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Thursday, February 19, 2015

Lenovo has truly jumped the shark

I had lots of complaints about my Thinkpad W530, and I swore that it was a sign Lenovo had started to go they way of every other crappy PC maker out there.  In fact, I've been holding off buying a new primary development machine for at least a year now because I don't want to go through the pains of finding something new or being disappointed further by Lenovo.

However, this Superfish security nightmare proves that they've really jumped the shark and this will officially be my last Lenovo machine.

Tuesday, January 13, 2015

What Every C Programmer Should Know About Undefined Behavior #1/3

And I always thought this was a clever trick:

It is undefined behavior to cast an int* to a float* and dereference itLLVM Project Blog: What Every C Programmer Should Know About Undefined Behavior #1/3

I guess the little extra effort to create a union is worth it.

Monday, October 21, 2013

The Four Hundred Sixty Five Million Dollar Software Bug

I love the story of a really good bug, and this one is a $465M whopper:
"While processing 212 small retail orders that Knight had received from its customers,
SMARS routed millions of orders into the market over a 45-minute period, and obtained over 4
million executions in 154 stocks for more than 397 million shares. By the time that Knight
stopped sending the orders, Knight had assumed a net long position in 80 stocks of approximately
$3.5 billion and a net short position in 74 stocks of approximately $3.15 billion" 


Wednesday, April 24, 2013

Leveraging Existing Sensor Drivers in Embedded Linux

Here are the slides from my talk "Leveraging Existing Sensor Drivers in Embedded Linux" at Design West.

Thursday, April 18, 2013

speaking at Design West 2013

I'll be speaking at Design West next week with a talk entitled

"Leveraging Existing Sensor Drivers in Embedded Linux"

The proliferation of sensors in Android devices has greatly increased the availability of sensor drivers available for Linux. This is a boon to embedded systems developers who want to take advantage of sensors, but the lack of sensor driver interface standards and documentation can make them daunting to use.

The good news is that most sensor drivers utilize the Linux Input Event framework or the Linux IIO framework user mode APIs. Once you become familiar with the APIs for these frameworks you will be able to integrate many sensors into your system.

Through demos and code examples this session will walk you through the command line utilities and user mode APIs to debug if sensors are working, connect them directly to user mode code, or bridge into higher level frameworks such as Android.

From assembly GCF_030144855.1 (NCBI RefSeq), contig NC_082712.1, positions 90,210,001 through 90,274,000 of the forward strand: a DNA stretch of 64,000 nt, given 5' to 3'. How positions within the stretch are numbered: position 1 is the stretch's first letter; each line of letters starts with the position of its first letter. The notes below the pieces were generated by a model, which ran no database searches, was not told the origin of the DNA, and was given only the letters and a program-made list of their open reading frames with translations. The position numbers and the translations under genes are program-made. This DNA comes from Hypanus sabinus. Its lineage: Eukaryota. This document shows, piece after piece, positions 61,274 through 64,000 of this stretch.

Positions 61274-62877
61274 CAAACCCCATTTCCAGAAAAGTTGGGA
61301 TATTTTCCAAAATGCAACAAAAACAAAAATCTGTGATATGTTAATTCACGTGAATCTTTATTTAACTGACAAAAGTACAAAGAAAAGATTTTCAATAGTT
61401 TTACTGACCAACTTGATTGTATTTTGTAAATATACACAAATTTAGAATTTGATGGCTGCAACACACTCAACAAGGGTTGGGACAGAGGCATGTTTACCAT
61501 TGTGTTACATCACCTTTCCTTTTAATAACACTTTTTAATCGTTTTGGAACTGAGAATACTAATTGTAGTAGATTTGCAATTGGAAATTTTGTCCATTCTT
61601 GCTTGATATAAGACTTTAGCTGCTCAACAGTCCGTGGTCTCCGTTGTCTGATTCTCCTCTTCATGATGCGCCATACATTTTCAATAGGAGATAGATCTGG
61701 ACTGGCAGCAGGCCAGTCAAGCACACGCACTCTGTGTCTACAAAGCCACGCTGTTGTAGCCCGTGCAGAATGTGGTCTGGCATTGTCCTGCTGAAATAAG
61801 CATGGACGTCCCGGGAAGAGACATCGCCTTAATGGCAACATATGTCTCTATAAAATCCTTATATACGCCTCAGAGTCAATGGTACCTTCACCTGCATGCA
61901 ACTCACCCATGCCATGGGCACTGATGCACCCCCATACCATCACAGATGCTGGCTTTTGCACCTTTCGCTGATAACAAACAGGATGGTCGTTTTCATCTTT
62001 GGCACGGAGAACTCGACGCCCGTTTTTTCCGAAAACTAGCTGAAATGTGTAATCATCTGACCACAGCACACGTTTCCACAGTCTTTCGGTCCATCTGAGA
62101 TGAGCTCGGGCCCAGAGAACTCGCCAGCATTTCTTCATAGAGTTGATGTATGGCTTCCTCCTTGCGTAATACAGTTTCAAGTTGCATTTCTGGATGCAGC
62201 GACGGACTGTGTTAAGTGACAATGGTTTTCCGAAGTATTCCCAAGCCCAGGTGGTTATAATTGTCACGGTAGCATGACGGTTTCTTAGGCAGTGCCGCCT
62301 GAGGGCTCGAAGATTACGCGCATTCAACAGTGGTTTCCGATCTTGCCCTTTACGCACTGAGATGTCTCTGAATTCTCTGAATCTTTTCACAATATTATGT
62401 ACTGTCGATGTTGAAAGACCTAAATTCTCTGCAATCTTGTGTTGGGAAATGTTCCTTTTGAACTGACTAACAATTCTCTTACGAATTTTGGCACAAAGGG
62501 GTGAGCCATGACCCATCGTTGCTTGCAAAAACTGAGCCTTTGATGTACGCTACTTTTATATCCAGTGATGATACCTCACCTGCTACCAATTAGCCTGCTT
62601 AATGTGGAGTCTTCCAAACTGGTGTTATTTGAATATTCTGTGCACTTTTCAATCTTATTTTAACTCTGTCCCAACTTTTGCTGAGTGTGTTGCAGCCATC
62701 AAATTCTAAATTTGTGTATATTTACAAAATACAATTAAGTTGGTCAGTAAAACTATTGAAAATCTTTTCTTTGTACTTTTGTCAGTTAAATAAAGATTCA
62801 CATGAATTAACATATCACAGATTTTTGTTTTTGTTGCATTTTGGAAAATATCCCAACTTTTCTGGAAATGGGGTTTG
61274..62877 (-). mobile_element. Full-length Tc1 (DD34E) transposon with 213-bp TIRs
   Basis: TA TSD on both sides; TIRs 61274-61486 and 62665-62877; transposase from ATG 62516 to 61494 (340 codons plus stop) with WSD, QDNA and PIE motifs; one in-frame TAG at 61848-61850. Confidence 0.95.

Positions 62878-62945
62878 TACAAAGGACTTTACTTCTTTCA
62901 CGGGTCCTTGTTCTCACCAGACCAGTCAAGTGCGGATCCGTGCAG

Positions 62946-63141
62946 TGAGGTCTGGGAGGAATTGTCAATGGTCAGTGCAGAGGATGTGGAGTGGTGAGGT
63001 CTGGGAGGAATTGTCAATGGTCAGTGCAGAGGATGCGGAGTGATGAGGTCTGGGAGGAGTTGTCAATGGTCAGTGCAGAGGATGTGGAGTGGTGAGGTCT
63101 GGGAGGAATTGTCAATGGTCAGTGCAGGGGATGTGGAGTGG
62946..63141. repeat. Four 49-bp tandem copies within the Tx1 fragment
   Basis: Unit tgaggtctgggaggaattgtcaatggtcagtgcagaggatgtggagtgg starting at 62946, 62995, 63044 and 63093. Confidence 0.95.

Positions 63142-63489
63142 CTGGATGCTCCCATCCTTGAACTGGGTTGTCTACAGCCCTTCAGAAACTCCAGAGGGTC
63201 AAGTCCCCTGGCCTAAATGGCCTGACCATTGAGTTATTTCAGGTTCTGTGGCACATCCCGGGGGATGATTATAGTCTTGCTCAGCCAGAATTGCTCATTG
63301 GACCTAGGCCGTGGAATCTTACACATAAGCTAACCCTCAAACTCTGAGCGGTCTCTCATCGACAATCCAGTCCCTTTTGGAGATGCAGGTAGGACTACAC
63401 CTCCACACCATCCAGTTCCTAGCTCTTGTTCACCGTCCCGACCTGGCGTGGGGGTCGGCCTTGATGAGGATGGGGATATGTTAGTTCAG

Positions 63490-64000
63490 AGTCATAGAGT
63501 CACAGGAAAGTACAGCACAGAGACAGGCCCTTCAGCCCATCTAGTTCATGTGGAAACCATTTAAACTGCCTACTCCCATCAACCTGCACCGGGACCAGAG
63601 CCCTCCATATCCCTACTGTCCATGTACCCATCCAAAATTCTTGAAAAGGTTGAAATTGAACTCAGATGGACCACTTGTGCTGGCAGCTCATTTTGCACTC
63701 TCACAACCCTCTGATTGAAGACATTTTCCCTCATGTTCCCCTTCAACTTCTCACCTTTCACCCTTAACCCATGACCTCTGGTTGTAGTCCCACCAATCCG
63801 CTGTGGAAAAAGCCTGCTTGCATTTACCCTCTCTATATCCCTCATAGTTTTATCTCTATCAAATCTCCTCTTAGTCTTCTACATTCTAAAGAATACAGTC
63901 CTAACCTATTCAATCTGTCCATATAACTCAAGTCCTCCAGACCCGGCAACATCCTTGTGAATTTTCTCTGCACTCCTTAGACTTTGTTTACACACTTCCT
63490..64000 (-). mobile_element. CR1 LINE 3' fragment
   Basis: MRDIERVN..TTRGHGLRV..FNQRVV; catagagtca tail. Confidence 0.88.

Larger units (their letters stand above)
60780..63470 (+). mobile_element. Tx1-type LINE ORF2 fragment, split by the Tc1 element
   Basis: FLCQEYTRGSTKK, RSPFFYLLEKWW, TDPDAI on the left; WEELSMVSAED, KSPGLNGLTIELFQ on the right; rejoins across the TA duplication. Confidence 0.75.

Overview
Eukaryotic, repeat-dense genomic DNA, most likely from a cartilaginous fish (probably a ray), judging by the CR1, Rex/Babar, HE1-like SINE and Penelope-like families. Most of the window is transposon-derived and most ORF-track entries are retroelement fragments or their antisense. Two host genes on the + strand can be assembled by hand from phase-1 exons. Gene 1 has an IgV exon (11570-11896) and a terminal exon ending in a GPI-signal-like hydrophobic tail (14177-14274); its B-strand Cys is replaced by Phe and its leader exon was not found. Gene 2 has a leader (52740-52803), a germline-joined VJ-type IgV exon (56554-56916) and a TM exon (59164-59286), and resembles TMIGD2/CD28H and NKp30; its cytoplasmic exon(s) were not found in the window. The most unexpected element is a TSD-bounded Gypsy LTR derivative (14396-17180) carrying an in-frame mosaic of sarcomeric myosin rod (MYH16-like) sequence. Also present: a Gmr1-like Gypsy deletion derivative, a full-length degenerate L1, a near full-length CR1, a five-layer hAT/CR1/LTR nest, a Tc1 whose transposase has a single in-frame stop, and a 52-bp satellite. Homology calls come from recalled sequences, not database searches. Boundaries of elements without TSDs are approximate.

Monday, February 18, 2013

"Sent from my windows phone"

So I've been using a Nokia Lumina 920 since Christmas as my primary mobile phone.  That's a lot to say.  Like Woz, I think it's got a beautiful user interface - but more than that, it's a *useful* interface.

One my biggest complaints is that they made the "Sent from my windows phone" signature difficult to turn off.  This helpful blog post explains how you can only turn it off through the email app's mail settings and not through the global settings for mail where I had been looking.

My other predictable complaint: lack of quality apps. I didn't use or download many apps.  But I didn't realize how much I relied on the few I used: Flight Tracker Pro and the NPR News topping the list.

Wednesday, November 21, 2012

ssh-agent script for git on windows

For the past week I've been back in Windows to do some embedded development and I couldn't stand having to type in my passwords when for contacting git repos and updating submodules.

MySysGit doesn't come with ssh-copy-id, but this script I found at works every bit as well.

Then to get an agent to keep those keys available there's this little script somewhat hidden in a github help page:

I call it from my .profile and it works like a charm, asking for my key's passphrase just once when I launch my first mingw shell.


# start the ssh-agent
function start_agent {
    echo "Initializing new SSH agent..."
    # spawn ssh-agent
    ssh-agent | sed 's/^echo/#echo/' > "$SSH_ENV"
    echo succeeded
    chmod 600 "$SSH_ENV"
    . "$SSH_ENV" > /dev/null

# test for identities
function test_identities {
    # test whether standard identities have been added to the agent already
    ssh-add -l | grep "The agent has no identities" > /dev/null
    if [ $? -eq 0 ]; then
        # $SSH_AUTH_SOCK broken so we start a new proper agent
        if [ $? -eq 2 ];then

# check for running ssh-agent with proper $SSH_AGENT_PID
if [ -n "$SSH_AGENT_PID" ]; then
    ps -ef | grep "$SSH_AGENT_PID" | grep ssh-agent > /dev/null
    if [ $? -eq 0 ]; then
# if $SSH_AGENT_PID is not properly set, we might be able to load one from
    if [ -f "$SSH_ENV" ]; then
  . "$SSH_ENV" > /dev/null
    ps -ef | grep "$SSH_AGENT_PID" | grep ssh-agent > /dev/null
    if [ $? -eq 0 ]; then